Copyright is everywhere. We all know what it is – more or less – but exact details are harder to pin down, especially since the internet has thrown up extra challenges and uncertainties. In essence, it says that the creator of any work (words, music, images, filmed material or buildings, among many others) should have the sole right to profit from their creation, unless they specifically assign rights to someone else. It seems an obvious enough idea, but copyright is historically quite recent.
Even before the invention of printing in the west* made mass production of books possible, the concept of intellectual ownership occasionally arose. In a case in 6th century Ireland over a book copied without its owner’s consent, the ruling was given that “To every cow belongs her calf, therefore to every book belongs its copy.”
In general, though, cultures tended to regard knowledge and art as belonging to the whole population. Authors and artists were often employed by patrons who would pay them a regular salary, and they didn’t need to live off any income their past work might garner.
This changed when the introduction of the printing press made it possible to distribute relatively cheap copies widely. Governments made desultory attempts to regulate this, notably the Venetian system of licencing books and the formation of the Stationers’ Company in England during the 16th century. Essentially a printers’ guild, it had the right to insist on all books being registered with them.
This was mainly for the purpose of regulating printing, but it did have the side-effect of allowing authors, or other interested parties, to establish their credentials of ownership. Many early editions of Shakespeare’s plays, published during his lifetime, were pre-emptive measures to stop anyone else legally publishing an edition or putting on pirate productions.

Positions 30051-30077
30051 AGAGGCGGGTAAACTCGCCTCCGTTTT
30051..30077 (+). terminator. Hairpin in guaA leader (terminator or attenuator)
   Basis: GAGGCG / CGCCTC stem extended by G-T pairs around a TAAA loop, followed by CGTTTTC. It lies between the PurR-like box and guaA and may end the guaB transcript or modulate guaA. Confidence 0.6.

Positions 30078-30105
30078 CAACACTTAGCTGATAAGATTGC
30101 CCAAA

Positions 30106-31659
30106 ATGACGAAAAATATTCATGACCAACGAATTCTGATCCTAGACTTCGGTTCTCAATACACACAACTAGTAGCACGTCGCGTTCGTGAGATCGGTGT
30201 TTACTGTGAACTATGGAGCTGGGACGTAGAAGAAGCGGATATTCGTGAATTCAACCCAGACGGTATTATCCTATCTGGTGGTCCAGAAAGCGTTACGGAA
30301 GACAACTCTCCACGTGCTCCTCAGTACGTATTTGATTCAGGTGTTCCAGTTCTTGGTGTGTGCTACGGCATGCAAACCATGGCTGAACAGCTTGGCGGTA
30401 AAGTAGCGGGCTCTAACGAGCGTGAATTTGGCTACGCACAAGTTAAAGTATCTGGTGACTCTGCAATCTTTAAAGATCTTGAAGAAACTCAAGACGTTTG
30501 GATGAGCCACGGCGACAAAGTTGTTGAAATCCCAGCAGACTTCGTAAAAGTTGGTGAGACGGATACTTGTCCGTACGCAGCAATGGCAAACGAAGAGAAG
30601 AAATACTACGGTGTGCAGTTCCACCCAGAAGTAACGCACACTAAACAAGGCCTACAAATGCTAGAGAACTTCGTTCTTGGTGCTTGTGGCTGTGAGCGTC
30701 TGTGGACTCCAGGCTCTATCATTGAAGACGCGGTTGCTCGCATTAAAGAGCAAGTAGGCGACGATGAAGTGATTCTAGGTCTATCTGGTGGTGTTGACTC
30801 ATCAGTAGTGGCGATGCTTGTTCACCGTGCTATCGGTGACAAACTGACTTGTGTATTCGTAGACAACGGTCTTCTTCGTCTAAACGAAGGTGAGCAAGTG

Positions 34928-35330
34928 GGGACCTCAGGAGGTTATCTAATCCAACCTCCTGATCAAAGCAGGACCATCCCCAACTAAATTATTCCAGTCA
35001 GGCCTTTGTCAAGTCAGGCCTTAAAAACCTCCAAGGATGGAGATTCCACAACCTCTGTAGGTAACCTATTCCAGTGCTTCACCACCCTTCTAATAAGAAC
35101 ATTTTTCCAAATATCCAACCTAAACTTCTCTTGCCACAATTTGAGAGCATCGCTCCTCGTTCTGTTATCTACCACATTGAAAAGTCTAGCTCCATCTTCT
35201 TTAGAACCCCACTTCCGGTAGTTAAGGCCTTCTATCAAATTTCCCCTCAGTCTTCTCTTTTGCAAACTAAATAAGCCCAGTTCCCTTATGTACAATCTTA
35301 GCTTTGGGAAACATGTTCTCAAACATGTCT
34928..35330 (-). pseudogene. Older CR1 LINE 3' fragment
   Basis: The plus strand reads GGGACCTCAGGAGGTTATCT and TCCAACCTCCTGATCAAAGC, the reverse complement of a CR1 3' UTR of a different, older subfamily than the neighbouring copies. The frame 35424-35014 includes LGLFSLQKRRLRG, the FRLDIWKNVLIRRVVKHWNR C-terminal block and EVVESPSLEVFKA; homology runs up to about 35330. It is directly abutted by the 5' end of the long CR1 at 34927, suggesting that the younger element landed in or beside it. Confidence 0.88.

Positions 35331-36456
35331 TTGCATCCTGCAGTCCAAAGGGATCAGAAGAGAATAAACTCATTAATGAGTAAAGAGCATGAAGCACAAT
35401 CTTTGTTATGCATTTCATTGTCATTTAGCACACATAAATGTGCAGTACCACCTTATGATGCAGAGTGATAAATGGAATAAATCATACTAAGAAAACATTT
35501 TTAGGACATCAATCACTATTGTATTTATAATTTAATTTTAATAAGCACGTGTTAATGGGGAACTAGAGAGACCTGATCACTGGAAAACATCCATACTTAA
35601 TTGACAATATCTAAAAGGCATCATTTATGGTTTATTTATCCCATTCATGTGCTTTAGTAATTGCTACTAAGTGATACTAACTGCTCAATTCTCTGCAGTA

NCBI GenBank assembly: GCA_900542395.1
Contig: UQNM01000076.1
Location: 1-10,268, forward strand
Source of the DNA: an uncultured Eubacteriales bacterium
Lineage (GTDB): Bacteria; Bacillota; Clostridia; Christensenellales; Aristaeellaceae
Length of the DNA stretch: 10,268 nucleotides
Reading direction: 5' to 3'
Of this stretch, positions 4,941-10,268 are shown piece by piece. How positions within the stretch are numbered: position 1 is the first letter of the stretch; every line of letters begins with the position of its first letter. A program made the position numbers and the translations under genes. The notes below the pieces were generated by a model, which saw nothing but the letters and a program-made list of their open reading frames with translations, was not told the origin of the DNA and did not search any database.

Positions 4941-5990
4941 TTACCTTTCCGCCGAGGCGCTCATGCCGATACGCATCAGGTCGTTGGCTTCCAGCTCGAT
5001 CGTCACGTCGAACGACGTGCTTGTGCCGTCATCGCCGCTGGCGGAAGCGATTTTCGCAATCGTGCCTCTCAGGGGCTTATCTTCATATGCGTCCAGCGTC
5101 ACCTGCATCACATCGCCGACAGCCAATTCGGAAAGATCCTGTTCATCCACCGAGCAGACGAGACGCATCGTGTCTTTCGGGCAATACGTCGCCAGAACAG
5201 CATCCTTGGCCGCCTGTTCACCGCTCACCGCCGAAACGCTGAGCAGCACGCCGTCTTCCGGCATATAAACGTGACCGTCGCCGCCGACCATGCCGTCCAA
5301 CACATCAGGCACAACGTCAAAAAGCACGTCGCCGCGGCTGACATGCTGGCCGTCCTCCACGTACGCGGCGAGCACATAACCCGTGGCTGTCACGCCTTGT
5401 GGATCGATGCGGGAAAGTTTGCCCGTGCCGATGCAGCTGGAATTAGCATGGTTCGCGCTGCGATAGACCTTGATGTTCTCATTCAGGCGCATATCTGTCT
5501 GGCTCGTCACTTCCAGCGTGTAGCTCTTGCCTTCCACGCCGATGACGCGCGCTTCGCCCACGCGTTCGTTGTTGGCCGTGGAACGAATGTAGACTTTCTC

Nevertheless, this only had limited legal status, and enforcement was largely limited to “sending the boys round”. It was in 1710, during Queen Anne’s reign, that Parliament passed the world’s first Copyright Act. This established the principle that a work was protected for a fixed period after publication, although the period initially was only fourteen years.
It also established the concept of public domain, whereby works whose copyright has expired couldn’t be restrictively owned by a printer or bookseller, as was previously the case. This didn’t settle matters, and repeated legal cases through the 18th century gradually established how copyright actually worked.
Copyright has spread throughout the world since 1710, and it’s changed continually. The Berne Convention of 1886 established the international principle that copyright must be at least the author’s lifetime plus fifty years. It took a long time before all major nations enacted the Berne Convention (1989 in the case of the U.S.) and the minimum period is often longer – the author’s lifetime plus seventy years in both the U.K. and the U.S.
And, of course, the controversies continue, with issues like music streaming and epublishing muddying the waters. Then again, Queen Anne’s government could hardly have foreseen the issues the internet has thrown up.
* China had printing from engraved plates centuries long before Europe, but this wasn’t nearly as versatile as movable print. Contrary to popular belief, the Chinese had developed movable print, but the huge number of characters in Chinese writing made its use impractical.